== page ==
I was re-reading my last blog and thinking about how optimistic I was at the beginning of this year. It is not that it's all gone wrong, but it hasn't been smooth sailing either. I did expect a few adjustments, but certainly not the emotional roller coaster that it turned out to be.
First off, we homeschool our kids for several reasons of which one of them is that our eldest daughter didn't thrive in a classroom setting. Everything from the delivery of information to the amount of homework proved to be far more challenging that it should have been. Putting her back into a school setting brought all of those things back. Ugh! Even though it's only once per week and she has six days to complete their homework it was still too much. We ended up dropping the Advanced Lit and dropping the notion that we would do Physical Science at home in addition to her other work. Added to her day was Spanish 1 which I thought would be a nightmare but has turned out to be a strength for her. Praise God!
The first few months were horrible. Sure Dennis and I enjoy our Thursday's off, but the pain and suffering during the rest of the week hardly makes it worth it. I felt like I was in school all over again but since I had not handed out the assignments, I felt as lost as she was. Moreover, providing the copious amount of help made me extremely nervous for her future. How long am I going to do this? Will I be going to college as her personal assistant and tutor?
We're now entering our third month and things have turned around for the better. It's taken that long for all the kids to get comfortable with the work load and to realize that sometimes you have to do school work outside of traditional school hours (a difficult concept for my homeschoolers... not that we don't learn at all times of the day, but we usually don't do written work on evenings and weekends). This year has not been as easy or fun as it has been in the past, but I think there is value in experiencing the struggle. It's one thing to say "good job" after a simple assignment from mom, but it's entirely something else to wrestle with what seems insurmountable, impossible, and beyond your abilities and then succeed at it and be rewarded from an impartial teacher with a compliment and good grade.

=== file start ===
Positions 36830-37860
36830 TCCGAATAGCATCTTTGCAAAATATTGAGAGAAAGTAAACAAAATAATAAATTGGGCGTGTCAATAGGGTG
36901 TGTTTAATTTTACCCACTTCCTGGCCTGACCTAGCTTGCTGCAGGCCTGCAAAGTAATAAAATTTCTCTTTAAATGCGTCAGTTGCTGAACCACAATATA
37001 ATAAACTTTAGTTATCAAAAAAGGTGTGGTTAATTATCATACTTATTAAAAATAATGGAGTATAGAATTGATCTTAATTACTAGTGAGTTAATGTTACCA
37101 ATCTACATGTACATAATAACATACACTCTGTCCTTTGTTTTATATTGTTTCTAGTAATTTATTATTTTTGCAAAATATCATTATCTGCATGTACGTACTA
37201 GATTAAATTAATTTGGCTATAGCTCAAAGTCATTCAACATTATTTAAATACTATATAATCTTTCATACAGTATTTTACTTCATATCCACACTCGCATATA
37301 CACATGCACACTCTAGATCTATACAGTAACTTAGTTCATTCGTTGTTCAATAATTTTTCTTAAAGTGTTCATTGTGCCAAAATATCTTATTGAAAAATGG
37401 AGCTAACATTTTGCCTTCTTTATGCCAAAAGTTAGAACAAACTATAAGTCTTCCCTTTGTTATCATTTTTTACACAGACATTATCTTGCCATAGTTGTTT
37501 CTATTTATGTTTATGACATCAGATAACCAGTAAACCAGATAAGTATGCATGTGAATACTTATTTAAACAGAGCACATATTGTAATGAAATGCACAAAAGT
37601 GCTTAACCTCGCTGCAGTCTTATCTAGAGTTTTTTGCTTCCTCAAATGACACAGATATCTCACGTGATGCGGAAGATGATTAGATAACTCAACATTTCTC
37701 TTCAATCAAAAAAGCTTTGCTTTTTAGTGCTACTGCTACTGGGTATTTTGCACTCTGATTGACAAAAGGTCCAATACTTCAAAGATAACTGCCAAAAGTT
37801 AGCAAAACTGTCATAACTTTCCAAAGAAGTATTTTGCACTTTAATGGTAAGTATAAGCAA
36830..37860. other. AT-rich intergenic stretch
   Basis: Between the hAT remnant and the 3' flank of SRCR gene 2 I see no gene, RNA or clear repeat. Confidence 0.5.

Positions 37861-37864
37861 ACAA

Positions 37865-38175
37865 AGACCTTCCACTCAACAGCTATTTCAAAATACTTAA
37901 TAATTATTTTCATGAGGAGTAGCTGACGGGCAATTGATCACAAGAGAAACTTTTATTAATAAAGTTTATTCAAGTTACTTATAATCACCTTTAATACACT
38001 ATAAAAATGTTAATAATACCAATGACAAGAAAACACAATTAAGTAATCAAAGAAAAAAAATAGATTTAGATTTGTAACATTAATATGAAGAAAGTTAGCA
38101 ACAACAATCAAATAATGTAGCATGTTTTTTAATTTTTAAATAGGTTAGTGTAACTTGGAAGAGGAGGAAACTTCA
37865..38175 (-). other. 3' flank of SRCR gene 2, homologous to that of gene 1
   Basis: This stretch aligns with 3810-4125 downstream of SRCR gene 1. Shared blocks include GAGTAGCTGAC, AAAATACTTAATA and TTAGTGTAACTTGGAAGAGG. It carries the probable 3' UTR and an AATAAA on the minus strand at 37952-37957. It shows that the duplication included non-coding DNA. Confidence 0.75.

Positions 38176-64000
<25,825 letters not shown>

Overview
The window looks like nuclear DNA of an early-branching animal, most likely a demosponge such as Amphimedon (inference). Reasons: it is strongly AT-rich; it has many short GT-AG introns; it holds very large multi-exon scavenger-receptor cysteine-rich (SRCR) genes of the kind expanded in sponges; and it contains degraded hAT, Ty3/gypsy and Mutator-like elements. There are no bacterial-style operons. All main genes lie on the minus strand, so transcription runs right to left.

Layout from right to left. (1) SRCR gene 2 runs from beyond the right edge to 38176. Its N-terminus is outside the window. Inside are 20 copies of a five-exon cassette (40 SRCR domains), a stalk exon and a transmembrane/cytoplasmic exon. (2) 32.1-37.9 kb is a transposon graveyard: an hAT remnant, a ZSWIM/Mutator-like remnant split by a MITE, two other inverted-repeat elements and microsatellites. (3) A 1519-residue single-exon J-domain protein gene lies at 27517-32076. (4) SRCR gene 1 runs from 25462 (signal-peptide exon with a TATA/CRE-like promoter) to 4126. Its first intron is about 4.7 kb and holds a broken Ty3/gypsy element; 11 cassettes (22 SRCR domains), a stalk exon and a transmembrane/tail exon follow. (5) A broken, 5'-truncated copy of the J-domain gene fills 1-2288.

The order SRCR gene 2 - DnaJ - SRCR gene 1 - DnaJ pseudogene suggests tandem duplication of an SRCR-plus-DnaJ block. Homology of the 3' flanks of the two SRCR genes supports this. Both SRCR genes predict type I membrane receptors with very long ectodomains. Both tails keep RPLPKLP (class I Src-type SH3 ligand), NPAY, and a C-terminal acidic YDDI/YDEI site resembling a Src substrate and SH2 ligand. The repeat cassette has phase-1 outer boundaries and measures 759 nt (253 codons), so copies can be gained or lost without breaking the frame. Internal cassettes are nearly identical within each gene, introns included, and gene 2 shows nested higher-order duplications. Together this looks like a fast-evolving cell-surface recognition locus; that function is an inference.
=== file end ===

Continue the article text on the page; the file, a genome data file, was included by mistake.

There have been tough parenting questions for us this year. Like... how much do I help on schoolwork versus leave them to their own mistakes? When do I say you've done enough versus keep going and try harder? When do I hug them and show understanding versus give them a swift kick in the backside and say, 'buck up little camper'? When do I say, 'this is too much, let's quit co-op' versus, 'we paid for this and committed so get dressed and go'. I've flip-flopped using all of these tactics at one time or another hoping something would stick. If it wasn't for God's grace I think would have ordered my straight-jacket from Amazon a long time ago.
Thankfully, it is His strength, not mine that will help me make the tough calls. It is His plan for the kids, not mine that will determine their future. And it is His infinite love and mercy, not mine that will comfort them when I fall short and make the wrong call. On my knees is the only way I see this parenting and homeschooling journey being a success. When people ask me, "How can you homeschool your kids?" or sometimes it's "How can you stand homeschooling your kids? I have only one response. "I can do all things through Christ who strengths me." Phil. 4:13. It might make some people roll their eyes, but truthfully there is no other way it would be possible. And so we carry on one day at a time... making adjustments and learning new lessons as we go.